Among the policies that have been widely adopted in this country to deal with sex offenders, two of the worst are residence restrictions, which are not only ineffective but counterproductive, and civil commitment, which allows the government to continue detaining offenders after they serve their sentences by relabeling them patients. New York has managed to combine these two themes by imposing residence restrictions so onerous that sex offenders due to be released from prison cannot find legal places to live. The solution: keep them locked up.
Under New York's Sexual Assault Reform Act, which took effect in 2005, level-three sex offenders and all sex offenders whose victims were younger than 18 are prohibited from going within 1,000 feet of a school or any other facility that mainly serves children. The New York Times reports that "lawyers who represent sex offenders have prepared a map showing that nearly all of Manhattan is off limits." That means sex offenders not only are not allowed to live in Manhattan; they are not even allowed to visit or pass through it, unless they can somehow do so without running afoul of the 1,000-foot rule. Yet somehow they were allowed to stay in Manhattan homeless shelters until last February, when the Department of Corrections and Community Supervision suddenly realized that was illegal. Under the new policy, sex offenders are allowed to live only in the few homeless shelters that comply with the 1,000-foot rule, although I'm not sure how they manage to get to those locations without coming impermissibly close to one school or another.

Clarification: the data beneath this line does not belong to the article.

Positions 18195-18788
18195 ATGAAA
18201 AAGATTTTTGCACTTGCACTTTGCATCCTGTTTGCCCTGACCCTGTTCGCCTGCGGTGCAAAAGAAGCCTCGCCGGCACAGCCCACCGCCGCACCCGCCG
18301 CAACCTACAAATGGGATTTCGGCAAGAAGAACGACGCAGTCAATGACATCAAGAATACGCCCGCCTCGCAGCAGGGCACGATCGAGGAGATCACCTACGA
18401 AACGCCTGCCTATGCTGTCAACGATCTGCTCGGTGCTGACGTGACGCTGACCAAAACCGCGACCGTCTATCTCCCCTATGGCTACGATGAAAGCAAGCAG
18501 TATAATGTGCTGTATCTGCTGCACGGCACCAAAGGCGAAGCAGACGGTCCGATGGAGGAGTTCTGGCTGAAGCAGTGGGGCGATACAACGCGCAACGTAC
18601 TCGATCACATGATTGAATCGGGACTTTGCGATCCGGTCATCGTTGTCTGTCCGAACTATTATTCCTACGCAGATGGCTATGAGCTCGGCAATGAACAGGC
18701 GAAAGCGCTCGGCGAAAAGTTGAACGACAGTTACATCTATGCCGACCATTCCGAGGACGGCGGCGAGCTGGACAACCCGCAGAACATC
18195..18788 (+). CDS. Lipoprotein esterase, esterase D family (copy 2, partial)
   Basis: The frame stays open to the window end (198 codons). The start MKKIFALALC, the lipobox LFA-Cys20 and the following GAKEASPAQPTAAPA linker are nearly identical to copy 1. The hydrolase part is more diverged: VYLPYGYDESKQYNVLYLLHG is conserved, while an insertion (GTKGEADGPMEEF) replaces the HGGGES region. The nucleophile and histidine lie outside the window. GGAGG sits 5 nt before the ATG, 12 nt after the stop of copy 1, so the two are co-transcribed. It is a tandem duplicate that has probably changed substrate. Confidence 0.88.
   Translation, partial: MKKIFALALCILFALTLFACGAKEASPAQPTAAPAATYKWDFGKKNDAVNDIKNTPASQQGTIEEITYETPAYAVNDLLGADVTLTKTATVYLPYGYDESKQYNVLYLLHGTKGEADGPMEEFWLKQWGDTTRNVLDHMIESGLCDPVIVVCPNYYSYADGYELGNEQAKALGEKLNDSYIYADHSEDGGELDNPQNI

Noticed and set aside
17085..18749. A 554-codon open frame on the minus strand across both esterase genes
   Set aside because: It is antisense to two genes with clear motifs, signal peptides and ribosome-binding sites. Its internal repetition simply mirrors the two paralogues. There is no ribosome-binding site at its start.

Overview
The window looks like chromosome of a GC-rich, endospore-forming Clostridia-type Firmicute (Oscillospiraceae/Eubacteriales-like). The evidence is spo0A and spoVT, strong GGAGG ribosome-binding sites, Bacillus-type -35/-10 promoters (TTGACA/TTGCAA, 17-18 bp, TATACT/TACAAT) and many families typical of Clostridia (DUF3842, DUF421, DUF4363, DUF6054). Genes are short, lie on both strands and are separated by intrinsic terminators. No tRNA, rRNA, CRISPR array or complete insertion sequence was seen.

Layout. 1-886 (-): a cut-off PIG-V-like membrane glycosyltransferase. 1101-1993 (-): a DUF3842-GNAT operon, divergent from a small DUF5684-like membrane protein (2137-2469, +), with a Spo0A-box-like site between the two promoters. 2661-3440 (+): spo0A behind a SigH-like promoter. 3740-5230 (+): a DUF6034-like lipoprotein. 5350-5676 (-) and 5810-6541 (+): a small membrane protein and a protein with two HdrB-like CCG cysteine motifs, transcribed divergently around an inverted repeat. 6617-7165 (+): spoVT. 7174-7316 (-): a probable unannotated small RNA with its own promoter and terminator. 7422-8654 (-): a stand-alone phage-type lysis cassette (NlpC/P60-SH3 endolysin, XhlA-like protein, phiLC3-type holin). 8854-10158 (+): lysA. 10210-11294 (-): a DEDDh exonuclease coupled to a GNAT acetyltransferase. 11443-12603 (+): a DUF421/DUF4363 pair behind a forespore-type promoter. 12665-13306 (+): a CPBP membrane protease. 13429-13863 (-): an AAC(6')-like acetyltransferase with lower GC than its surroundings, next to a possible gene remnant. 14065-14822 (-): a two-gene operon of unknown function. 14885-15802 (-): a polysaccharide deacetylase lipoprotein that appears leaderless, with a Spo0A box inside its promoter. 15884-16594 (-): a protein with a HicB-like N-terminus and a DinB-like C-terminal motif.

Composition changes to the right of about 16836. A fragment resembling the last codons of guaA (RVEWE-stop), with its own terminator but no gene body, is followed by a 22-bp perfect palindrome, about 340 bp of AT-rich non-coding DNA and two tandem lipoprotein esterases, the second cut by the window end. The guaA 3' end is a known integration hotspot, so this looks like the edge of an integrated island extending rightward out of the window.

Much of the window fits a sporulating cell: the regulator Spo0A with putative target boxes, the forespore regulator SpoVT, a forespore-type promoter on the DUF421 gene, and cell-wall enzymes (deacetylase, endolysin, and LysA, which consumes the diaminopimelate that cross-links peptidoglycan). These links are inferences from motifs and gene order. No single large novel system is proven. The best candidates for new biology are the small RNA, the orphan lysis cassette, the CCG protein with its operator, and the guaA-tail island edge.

Due to the shortage of legal residences, the Times reports, "dozens of sex offenders who have satisfied their sentences in New York State are being held in prison beyond their release dates." Most of those offenders (about 70 out of 101) are New York City residents—or were. Now they are residents of legal limbo, and "some have begun filing habeas corpus petitions in court, demanding to be released and claiming the state has no legal authority to hold them."
In a lawsuit filed last April, a sex offender who was ordered to leave his Brooklyn home because it was too close to a school argues that New York's limits violate his rights to intrastate travel and to free association (including association with his own family). He also argues that the restrictions amount to ex post facto punishment—a plausible claim given the complete absence of evidence that such rules serve a legitimate regulatory function.
As the Times notes, residence restrictions in some jurisdictions have forced sex offenders to live in bizarre and isolated places such as an encampment under a bridge in Miami and a trailer in the parking lot of a prison on Long Island. That sure looks a lot like punishment, and there is no reason to think it protects public safety. If anything, this sort of banishment makes recidivism more likely by sending the message that there is no hope of living a normal life.